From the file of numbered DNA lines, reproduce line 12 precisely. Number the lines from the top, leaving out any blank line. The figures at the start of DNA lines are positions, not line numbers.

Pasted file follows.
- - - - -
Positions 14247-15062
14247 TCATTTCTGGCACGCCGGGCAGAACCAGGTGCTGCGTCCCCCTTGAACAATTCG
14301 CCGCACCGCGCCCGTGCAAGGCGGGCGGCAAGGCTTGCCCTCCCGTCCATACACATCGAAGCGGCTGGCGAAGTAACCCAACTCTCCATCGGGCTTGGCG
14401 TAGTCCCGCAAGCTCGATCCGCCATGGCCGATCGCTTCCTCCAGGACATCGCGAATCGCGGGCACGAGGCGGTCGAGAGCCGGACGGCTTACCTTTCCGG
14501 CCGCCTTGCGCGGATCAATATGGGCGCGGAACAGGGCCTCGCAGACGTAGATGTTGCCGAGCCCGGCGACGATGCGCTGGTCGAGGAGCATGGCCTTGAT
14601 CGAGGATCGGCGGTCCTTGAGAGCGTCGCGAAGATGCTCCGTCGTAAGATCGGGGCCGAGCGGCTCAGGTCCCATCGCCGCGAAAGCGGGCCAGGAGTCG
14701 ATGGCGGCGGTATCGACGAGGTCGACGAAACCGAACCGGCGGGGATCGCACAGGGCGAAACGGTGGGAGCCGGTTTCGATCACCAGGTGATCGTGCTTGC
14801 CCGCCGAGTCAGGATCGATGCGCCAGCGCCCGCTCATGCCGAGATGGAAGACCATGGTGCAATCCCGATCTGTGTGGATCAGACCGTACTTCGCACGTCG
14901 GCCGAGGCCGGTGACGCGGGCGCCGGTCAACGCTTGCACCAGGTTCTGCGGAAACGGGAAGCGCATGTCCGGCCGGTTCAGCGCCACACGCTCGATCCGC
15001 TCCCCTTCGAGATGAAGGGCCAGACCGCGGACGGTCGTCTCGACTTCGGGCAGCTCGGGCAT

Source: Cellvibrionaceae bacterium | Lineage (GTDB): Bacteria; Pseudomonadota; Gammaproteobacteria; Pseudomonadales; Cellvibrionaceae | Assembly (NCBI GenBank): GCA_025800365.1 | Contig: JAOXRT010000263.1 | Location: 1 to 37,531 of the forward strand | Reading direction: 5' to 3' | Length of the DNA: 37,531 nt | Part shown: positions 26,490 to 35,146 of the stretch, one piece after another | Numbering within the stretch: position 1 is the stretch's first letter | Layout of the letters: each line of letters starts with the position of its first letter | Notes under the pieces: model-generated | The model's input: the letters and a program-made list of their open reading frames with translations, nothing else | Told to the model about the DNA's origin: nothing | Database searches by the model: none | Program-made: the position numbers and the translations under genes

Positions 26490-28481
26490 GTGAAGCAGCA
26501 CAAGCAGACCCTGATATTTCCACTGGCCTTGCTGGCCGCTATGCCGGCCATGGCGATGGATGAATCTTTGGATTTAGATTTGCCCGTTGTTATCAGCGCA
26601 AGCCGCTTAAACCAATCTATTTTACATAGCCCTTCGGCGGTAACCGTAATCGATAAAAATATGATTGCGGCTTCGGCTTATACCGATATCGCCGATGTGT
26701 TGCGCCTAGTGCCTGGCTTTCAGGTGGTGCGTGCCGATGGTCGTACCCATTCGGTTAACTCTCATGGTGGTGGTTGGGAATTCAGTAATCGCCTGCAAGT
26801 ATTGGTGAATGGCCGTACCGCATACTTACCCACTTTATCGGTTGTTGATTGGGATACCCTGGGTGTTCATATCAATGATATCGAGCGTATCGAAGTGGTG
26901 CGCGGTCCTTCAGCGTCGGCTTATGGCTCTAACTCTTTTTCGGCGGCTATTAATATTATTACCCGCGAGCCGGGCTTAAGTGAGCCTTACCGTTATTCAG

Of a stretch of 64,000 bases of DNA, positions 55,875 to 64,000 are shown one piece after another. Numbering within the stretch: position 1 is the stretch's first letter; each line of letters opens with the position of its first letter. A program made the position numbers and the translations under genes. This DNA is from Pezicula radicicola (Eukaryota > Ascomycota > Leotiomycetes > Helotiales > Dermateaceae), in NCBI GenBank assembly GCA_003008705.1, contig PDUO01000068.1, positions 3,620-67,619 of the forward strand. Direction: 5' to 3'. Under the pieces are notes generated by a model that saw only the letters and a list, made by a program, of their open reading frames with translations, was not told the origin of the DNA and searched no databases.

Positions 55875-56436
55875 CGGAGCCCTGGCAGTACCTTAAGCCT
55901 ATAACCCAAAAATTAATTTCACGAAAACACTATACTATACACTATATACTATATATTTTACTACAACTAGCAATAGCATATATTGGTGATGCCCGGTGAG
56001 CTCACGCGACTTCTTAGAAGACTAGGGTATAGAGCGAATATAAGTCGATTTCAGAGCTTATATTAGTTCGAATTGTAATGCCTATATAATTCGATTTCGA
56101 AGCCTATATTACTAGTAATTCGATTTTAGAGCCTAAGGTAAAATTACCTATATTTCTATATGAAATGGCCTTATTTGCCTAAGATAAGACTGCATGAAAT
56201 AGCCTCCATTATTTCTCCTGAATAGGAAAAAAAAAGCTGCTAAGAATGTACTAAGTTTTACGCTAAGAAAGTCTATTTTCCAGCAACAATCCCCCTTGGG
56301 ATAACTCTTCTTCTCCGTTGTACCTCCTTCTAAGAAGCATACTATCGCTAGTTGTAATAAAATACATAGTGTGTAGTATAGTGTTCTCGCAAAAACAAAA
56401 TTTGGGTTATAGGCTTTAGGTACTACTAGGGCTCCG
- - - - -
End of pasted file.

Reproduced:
Positions 26490-28481